It’s deadline day, which in the past has meant blockbuster deals. Let’s look at some of the best and worst.
Since most men don’t have the time, money, and desperation for such municipal waste, we have the A-Rod apologist, who, like their fallen icon, has resorted to vast swaths of illogical reasoning, deflection, and denial in his defense.
The BBWAA has voted on Hall of Fame candidates since 1936, and elections have become more controversial in recent years as stars tainted by accusations of steroids use have fallen well short of the 75 percent needed for entry to Cooperstown.
Remember the stink made in January when Aaron Sele received a vote for the Hall of Fame? That was nothing compared to this.
Greg Maddux, Tom Glavine and Frank Thomas are among 19 newcomers on this year’s Hall of Fame ballot, joining a collection of steroid-tainted holdovers that include Barry Bonds, Roger Clemens, Mark McGwire and Sammy Sosa.
Baseball knew it had a PED problem in the mid-1990s. Had Selig truly cared, he would have blown the whistle and sought measures to clean up the game.
We aren’t angry at A-Rod because he makes the most money, but because he told the most lies. His montage of malfeasance is galling even by our subterranean standards.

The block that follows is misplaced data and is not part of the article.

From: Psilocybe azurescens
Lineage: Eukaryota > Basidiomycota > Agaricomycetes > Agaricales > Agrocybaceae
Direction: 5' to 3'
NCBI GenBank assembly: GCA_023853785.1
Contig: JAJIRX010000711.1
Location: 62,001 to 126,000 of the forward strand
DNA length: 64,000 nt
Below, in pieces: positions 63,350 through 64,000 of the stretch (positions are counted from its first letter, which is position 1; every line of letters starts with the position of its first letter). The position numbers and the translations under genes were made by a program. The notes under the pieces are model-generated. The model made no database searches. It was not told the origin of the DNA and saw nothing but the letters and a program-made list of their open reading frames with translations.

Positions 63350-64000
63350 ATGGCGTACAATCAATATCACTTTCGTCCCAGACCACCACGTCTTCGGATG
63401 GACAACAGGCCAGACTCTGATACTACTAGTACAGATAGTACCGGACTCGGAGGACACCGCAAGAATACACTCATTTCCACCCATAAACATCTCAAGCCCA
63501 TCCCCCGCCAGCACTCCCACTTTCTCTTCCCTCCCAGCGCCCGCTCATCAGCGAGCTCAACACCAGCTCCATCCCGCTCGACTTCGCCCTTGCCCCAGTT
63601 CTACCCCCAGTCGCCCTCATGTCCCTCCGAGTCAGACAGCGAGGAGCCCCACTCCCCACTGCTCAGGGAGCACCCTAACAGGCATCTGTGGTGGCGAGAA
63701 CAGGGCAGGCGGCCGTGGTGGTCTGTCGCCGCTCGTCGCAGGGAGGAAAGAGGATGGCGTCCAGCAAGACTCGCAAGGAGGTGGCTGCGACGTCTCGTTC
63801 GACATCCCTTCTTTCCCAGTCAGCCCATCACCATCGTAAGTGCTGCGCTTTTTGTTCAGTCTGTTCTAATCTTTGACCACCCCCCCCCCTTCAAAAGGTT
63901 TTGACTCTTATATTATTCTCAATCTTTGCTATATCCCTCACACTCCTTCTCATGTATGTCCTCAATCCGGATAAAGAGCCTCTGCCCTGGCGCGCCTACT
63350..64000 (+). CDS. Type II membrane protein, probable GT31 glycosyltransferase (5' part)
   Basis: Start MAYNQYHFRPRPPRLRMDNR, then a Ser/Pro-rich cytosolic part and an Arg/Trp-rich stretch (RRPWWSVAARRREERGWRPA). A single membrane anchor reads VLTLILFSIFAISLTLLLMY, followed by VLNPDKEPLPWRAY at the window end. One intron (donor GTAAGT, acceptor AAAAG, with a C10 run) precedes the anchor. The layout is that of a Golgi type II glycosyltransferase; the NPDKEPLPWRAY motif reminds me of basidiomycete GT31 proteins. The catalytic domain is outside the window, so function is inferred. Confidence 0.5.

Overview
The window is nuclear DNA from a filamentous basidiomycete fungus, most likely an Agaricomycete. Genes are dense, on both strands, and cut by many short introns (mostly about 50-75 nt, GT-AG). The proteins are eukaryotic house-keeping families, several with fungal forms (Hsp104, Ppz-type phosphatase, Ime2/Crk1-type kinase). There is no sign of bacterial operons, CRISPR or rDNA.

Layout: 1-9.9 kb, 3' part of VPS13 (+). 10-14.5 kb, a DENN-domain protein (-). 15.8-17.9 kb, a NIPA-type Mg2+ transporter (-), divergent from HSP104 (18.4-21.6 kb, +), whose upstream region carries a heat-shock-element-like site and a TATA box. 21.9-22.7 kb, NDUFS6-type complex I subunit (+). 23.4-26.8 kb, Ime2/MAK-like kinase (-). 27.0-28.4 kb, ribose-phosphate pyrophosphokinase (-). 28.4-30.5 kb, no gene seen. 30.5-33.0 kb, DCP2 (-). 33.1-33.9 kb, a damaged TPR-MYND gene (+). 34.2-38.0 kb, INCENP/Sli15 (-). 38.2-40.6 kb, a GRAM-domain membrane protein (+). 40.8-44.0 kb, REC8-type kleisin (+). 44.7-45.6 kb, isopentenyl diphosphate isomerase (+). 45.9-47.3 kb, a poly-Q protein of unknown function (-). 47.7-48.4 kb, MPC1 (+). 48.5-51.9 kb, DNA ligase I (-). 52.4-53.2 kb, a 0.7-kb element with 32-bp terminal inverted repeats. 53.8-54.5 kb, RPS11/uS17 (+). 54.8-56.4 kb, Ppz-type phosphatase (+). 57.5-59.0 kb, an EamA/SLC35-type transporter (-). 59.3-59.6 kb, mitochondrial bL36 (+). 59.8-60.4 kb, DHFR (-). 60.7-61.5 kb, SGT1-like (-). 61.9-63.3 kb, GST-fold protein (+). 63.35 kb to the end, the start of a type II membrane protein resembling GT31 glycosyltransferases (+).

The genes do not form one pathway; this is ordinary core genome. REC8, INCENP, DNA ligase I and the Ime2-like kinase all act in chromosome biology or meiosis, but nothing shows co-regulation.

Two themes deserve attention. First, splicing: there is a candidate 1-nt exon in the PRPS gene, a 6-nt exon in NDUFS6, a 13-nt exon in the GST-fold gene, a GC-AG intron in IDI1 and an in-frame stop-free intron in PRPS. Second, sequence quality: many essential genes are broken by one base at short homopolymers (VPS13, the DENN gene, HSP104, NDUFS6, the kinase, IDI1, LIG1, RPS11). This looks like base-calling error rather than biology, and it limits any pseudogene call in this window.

Even though Tuesday night’s All-Star game is for the young, there’s still a place at Citi Field for the guys sporting a bit of gray.
The Orioles slugger says he’s chasing baseball’s true single-season home run leader, Roger Maris, “and I think most fans agree with me on that.”
Rocker is still making noise, a decade after the disgraced pitcher last played in the big leagues.
Take out the baseball cards, kids, it wasn’t just Miguel Montero and Yasiel Puig mixing it up. Several coaches who dominated the game as players in the 1980s and ’90s produced some of the fight’s most memorable moments.
Mr. Jacob Carpenter is another student presently taking a course on sabermetrics. In this installment of By The Numbers, he doesn’t mince words as he looks at some “controversial” numbers.
Sammy Sosa thinks he and fellow steroid-tainted star Mark McGwire belong in the Hall of Fame. Slammin’ Sammy also said the Chicago Cubs should retire his number, and he left open the possibility of running for president of the Dominican Republic.
The 1993 National League Rookie of the Year will address the rumors of steroid use in his new book, “Long Shot,” co-author Lonnie Wheeler told Newsday.
“What kind of a society and what kind of world are we living in where we reward these guys for cheating? What kind of message does that send? And you know what? If any of these guys ever get in, I probably will never go back to the Hall of Fame.”